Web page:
Tell us a story that’s by candlelight… Waging a war and losing the fight
Have you ever listened to a story while a candle flickers across the bedroom wall? Real, living light, not the artificial brightness surging through our electrical grid. Sure, it’s bad for the eyes, but imagine, huddled under your covers, with your father close to you. He’s spinning tales of Br’er Rabbit or a frightening Grimms Fairy Tale. The flickers across your wall create moving pictures — there’s the Witch tricking the children! — there’s the children being baked! — lesson learned, don’t go off into the forest by yourself! — childhood stories of fear and triumph, war and death, peace and love; the same themes from the 20th to the 21st. The means of communication may change, but the human heart rarely does. Nothing changes and children still grow up learning war is right, even if you have to fight the same types of wars over and over again for land, privilege, sex, God and money.
They’re playing the song of the century… Of panic and promise and prosperity
There goes that song again… dawning of a new era… calling…don’t let it catch you falling… ready or not at all… the 21st Century is ‘hear’ and the Victrola cranks out its old themes of stock market crashes, something for nothing, you too can have it all!
This past Saturday, I was in my old place packing up during a hellacious street party on my block, complete with wall of sound speakers. After the sixth hour of salsa across the street mixed with heart-shattering beats up the street, both played at volume 11, I thought my brain would bleed. The Victrola has been replaced with massive woofers, where the sounds of panic and promise and prosperity come at you in mega-death decibels. At the end of the night, police helicopters started churning overhead. When that happens in New York (or anywhere for that matter), you know that something has gone wrong. Two people, aged 19 and 17, died half a block away from me due to gunshot wounds to the head. Their young song of the century is over now. I wonder what bedtime stories they learned?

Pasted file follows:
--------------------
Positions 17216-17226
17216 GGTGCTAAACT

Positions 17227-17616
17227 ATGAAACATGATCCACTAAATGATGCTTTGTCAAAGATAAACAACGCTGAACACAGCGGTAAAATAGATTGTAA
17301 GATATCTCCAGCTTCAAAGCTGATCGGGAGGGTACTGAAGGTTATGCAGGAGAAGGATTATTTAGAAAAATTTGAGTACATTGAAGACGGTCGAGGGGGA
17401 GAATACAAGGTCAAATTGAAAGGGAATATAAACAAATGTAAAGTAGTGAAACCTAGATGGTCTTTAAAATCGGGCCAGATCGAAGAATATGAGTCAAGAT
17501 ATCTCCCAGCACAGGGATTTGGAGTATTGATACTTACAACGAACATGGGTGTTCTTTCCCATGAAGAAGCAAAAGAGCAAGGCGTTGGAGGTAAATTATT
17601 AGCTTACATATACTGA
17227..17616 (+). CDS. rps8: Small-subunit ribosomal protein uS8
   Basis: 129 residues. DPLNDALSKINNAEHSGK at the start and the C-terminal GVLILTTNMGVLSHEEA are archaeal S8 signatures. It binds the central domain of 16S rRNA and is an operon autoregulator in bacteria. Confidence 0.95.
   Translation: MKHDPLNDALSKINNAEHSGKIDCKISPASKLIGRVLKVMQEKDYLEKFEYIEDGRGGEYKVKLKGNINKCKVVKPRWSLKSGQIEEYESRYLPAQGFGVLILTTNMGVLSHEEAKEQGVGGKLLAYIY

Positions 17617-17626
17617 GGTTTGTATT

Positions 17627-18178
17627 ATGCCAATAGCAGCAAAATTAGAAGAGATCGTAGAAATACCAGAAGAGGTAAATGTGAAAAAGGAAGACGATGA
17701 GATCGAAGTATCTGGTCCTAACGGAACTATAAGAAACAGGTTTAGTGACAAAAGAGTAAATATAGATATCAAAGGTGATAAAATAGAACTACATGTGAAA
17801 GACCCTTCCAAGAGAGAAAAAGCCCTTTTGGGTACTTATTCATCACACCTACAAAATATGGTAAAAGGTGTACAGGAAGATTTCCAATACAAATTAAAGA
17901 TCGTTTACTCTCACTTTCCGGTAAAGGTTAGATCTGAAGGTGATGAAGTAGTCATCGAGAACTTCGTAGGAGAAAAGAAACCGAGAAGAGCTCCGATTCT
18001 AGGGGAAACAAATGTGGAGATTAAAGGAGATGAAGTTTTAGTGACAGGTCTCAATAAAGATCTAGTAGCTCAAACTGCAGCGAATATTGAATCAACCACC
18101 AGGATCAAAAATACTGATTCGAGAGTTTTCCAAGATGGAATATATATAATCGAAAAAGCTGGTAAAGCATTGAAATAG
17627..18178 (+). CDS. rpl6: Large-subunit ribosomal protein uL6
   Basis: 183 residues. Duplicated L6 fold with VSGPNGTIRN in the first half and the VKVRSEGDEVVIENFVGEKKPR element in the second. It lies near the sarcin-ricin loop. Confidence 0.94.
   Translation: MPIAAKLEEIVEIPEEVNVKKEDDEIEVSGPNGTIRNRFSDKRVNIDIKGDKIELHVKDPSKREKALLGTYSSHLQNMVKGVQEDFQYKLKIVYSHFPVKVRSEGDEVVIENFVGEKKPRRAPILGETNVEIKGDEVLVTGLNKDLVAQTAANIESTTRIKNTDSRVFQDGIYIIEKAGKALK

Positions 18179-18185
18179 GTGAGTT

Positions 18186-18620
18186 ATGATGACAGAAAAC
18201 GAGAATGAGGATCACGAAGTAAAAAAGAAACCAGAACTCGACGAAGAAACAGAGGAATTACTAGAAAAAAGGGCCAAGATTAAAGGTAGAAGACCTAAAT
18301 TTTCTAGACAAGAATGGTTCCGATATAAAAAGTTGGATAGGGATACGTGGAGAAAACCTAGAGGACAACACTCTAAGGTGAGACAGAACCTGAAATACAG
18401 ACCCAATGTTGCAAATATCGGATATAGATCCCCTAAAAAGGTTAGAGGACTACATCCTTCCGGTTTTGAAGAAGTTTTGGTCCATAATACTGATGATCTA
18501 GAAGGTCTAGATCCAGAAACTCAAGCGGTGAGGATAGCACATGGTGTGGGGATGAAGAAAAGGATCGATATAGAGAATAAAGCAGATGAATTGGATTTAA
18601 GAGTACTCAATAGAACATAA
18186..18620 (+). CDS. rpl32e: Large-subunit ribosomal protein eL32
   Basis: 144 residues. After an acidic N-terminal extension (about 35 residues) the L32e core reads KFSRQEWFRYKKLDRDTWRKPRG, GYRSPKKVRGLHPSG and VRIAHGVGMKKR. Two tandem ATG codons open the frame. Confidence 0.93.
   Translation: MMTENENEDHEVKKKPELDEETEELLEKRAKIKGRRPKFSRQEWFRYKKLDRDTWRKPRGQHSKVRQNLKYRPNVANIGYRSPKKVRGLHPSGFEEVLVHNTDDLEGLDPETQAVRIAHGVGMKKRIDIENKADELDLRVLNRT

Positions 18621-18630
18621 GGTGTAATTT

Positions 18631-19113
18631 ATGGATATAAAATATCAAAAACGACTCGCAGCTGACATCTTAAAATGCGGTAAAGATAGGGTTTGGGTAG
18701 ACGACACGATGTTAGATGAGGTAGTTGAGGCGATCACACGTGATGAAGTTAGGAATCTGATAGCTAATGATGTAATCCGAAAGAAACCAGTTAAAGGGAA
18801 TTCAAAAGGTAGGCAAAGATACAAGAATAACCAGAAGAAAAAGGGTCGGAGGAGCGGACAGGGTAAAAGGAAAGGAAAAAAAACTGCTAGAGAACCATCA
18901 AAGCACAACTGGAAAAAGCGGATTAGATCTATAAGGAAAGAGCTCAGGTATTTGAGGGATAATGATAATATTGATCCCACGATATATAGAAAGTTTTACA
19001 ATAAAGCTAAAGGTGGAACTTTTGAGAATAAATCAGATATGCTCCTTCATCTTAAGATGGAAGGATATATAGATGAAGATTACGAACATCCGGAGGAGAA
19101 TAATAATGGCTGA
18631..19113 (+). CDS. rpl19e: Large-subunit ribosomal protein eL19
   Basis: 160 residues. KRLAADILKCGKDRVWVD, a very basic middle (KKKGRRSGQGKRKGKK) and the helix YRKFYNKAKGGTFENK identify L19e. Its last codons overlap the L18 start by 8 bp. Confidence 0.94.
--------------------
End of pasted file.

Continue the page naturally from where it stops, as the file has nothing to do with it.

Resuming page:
Yes, if only the Bill of Rights possessed a “Let the People Party” clause to it. Who the hell am I kidding? We’d find some way to fuck that up, too.
I’m hyperventilating a bit from both the heat and rain here in Brooklyn and the fact that Green Day starts their new tour tonight in Seattle. I can’t wait to hear about the concert from folks who are going… what’s the set like?… what did they play?… did folks have a fabulous time… did anyone hurt themselves dancing like fools?
I have to wait another 22 days and then another 24 days to see them in Albany and Madison Square Garden. I am expecting to dance like a fool and hurt myself in the process.
I should really start exercising like crazy in order to protect my body from falling objects, like other falling bodies. Maybe I’ll dance in my apartment and disturb my downstairs neighbors. I’m moving out… what do I care?